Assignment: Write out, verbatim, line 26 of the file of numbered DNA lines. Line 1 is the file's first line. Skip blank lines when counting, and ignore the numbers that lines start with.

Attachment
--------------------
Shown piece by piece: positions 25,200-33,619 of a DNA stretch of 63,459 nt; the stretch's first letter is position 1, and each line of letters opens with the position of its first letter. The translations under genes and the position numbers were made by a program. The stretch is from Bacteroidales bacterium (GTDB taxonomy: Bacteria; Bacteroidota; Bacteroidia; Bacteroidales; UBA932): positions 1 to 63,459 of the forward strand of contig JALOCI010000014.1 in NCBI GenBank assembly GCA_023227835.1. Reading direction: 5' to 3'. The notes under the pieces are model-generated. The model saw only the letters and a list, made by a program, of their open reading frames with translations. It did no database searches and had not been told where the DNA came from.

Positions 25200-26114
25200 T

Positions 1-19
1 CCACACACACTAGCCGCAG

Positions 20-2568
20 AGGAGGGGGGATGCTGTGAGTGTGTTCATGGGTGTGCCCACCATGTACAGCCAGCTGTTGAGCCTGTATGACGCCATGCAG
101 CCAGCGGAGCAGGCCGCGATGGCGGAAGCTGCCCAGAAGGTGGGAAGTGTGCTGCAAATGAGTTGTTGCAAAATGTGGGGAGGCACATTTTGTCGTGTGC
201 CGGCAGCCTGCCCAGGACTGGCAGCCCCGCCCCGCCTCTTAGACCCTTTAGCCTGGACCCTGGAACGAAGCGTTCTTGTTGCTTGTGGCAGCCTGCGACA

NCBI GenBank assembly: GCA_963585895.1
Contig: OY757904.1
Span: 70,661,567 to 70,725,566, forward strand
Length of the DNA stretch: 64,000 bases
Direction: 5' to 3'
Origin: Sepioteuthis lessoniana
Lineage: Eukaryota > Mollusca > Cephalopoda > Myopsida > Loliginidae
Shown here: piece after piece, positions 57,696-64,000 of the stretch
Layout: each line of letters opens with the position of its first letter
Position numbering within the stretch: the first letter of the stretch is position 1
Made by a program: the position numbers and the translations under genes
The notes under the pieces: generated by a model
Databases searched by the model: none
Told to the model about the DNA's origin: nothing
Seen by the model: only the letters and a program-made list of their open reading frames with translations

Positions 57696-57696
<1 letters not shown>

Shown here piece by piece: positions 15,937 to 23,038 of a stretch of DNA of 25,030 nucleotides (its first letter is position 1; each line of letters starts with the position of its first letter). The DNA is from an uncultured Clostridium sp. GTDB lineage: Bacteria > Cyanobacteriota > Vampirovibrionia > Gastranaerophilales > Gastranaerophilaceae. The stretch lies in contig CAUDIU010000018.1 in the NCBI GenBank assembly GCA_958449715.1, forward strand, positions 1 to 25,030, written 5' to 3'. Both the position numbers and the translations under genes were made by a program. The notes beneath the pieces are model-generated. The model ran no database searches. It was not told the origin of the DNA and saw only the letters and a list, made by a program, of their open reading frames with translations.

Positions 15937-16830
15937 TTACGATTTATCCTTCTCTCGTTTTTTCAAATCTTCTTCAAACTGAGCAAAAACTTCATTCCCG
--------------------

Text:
<1 letters not shown>